HOMER WRIGHT – A man of studious, quiet disposition, Mr. Wright’s tastes called for a professional career rather than a mercantile life, but when his course was directed in commercial lines he brought from these sources valuable result. It was his intention to follow in his father’s footsteps, his study of medicine having been begun when circumstances prevented the execution of his plans, and his long and useful life was spent as a manufacturer. Homer Wright was a son of Dr. Hugh Wright, an eminent physician, and Ann (Laughlin) Wright. Dr. Wright came from Shippensburg, Pa., lived for a time in Wellsville, Ohio, practiced in Beaver county, Pa., and in 1845, at the time of the great fire in Pittsburgh, was practicing on Grant street. Dr. Wright came to Western Pennsylvania in stage-coach days, and was a pioneer settler in some of the sections in which he lived.
Homer Wright was born in Wellsville, Ohio, April 8, 1833, and died in Pittsburgh, June 3, 1919. His parents moved to Pittsburgh when he was quite young, and his education was obtained in the public schools of the old Second Ward. After leaving school he began the study of medicine under his father, but later abandoned professional ambitions and entered manufacturing lines. In the late sixties, in association with Henry and Benjamin Collins, under the firm name of Collins & Wright, he was a purchaser of the Pittsburgh Britannia Manufacturing Company, a concern established in 1838 by Orrin Newton. This company, under its new title and ownership, continued the manufacture of britannia ware, pewter buttons, and metal trimming used in the production of glass tableware, such as salt and pepper shakers. The operations of Collins & Wright were pursued in the center of the glass manufacturing industry of the United States, and the firm prospered in exceptional degree. Their location for many years was on Second avenue, between Wood and Smithfield streets; later they moved to First avenue and Cherry way; and in 1905 occupied the factory at Fifty-fifth and Butler streets, where the business is still conducted (1921) by members of the Wright family. Homer Wright continued active and prominent in the affairs of the firm until a few years prior to his death in his eighty-seventh year, and retained a firm, keen grasp upon practical affairs long past the usual age of retirement .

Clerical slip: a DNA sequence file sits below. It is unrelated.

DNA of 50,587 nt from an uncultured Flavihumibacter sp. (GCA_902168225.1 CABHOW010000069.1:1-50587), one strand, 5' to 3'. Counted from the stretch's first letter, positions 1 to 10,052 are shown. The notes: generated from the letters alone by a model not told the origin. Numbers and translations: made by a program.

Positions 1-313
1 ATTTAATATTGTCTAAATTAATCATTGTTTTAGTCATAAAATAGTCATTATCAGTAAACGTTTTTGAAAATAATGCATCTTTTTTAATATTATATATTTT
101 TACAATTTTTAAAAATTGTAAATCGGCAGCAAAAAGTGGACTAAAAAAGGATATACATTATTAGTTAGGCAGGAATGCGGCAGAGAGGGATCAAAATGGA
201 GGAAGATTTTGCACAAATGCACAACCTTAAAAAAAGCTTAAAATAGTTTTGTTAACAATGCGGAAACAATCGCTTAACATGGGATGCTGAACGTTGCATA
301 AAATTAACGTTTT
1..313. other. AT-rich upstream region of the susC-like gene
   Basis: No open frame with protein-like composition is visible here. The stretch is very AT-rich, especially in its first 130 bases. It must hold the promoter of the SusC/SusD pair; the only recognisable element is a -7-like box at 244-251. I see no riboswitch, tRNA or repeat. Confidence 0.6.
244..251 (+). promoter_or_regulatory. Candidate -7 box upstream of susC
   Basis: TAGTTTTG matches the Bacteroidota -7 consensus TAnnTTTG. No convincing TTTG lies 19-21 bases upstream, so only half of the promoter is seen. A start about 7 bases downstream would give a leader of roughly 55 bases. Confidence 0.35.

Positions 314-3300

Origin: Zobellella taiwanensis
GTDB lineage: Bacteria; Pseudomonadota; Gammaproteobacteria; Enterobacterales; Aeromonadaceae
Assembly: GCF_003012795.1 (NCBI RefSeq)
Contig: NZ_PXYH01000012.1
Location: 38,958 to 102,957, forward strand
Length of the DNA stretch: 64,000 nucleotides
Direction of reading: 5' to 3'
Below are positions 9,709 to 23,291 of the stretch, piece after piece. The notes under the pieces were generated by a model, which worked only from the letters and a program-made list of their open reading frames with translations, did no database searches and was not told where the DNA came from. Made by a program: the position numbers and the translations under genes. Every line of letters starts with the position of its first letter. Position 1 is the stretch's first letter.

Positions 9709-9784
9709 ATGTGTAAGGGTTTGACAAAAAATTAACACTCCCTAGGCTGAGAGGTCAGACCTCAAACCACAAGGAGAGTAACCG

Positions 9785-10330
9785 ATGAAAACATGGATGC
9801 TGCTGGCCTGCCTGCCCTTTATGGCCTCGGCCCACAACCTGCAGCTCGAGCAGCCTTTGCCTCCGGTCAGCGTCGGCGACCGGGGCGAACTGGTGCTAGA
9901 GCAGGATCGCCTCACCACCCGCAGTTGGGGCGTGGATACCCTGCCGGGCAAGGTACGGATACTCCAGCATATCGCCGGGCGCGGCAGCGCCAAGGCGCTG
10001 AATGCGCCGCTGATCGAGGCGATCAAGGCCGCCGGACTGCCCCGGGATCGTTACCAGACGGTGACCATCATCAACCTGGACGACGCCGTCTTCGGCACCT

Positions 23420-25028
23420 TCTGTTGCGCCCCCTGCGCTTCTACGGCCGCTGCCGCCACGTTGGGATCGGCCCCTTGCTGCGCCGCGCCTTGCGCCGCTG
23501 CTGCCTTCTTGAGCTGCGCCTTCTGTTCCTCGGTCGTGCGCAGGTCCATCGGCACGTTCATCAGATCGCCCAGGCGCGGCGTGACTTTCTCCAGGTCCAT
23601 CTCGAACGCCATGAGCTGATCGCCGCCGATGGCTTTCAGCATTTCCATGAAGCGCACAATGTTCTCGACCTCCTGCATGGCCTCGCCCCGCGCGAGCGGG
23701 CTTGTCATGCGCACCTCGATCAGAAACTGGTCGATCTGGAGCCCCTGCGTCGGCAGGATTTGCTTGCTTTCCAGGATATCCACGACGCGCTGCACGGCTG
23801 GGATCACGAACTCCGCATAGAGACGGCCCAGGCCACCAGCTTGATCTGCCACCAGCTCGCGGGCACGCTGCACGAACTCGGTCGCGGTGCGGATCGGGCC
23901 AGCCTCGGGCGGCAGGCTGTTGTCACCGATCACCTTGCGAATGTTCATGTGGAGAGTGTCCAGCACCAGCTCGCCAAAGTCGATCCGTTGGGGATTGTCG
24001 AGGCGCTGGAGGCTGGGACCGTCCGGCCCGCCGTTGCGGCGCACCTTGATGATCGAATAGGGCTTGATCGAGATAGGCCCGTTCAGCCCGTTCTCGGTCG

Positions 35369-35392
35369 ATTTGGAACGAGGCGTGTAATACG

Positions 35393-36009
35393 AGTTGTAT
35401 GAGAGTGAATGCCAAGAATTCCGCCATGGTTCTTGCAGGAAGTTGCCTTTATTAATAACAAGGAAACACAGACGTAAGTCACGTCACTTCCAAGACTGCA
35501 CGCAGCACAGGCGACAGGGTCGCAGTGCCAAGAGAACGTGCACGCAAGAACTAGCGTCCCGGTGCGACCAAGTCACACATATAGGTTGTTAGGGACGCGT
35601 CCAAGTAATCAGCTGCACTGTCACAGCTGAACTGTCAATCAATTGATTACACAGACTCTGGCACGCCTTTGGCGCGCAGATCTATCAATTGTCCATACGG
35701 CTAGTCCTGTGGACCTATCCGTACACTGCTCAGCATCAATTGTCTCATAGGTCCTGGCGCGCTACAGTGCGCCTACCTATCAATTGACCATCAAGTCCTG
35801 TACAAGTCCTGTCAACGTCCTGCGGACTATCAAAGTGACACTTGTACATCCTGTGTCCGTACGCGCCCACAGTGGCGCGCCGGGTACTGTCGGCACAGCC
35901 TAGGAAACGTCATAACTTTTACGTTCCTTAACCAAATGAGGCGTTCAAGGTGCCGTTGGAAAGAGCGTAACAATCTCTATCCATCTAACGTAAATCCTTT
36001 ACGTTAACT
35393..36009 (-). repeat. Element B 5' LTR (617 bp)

There were two influences of paramount importance in Mr. Wright’s life—his business connections and his home. In the world of affairs he became known for uprightness of character and steadfast adherence to lofty principles of business conduct. He was the possessor of a memory of almost unlimited capacity, and its retentiveness and exactness were the causes of remark among his friends. He read widely in current and classical literature, and in the pursuits of home life, the companionship and love of his family, found life’s highest rewards. Mr. Wright was confirmed in St. Peter’s Episcopal Church, of Pittsburgh, but after his marriage attended and was for many year s a trustee of the Second Presbyterian Church, of Pittsburgh. A blameless life won him the heartfelt benediction of all who knew him, and until his death respect and honor were paid him and have since been accorded his memory in the same measure.
Homer Wright married, Jan. 2, 1868, Sarah Livingston Gray, who died March 11, 1894, daughter of James H. and Julia (Livingston) Gray. Children: 1. James Homer, a world renowned pathologist, for twenty-five years pathologist of the Massachusetts General Hospital of Boston, Mass.; married Aagot Lunde, of Christiana, Norway. 2. Edwin L, manager of Collins & Wright; makes his home with his sister, Mary R. Wright. 3. W. Howard, secretary of the Commercial Lithographing and Printing Company of Akron, Ohio; married Janette Williamson Swan, daughter of John Swan, a former postmaster of Allegheny, Pa., and has children: Janette Ramsey, Christine Livingston, and Virginia Swan. 4. Mary R., resides at No. 917 North Negley avenue, Pittsburgh, Pa.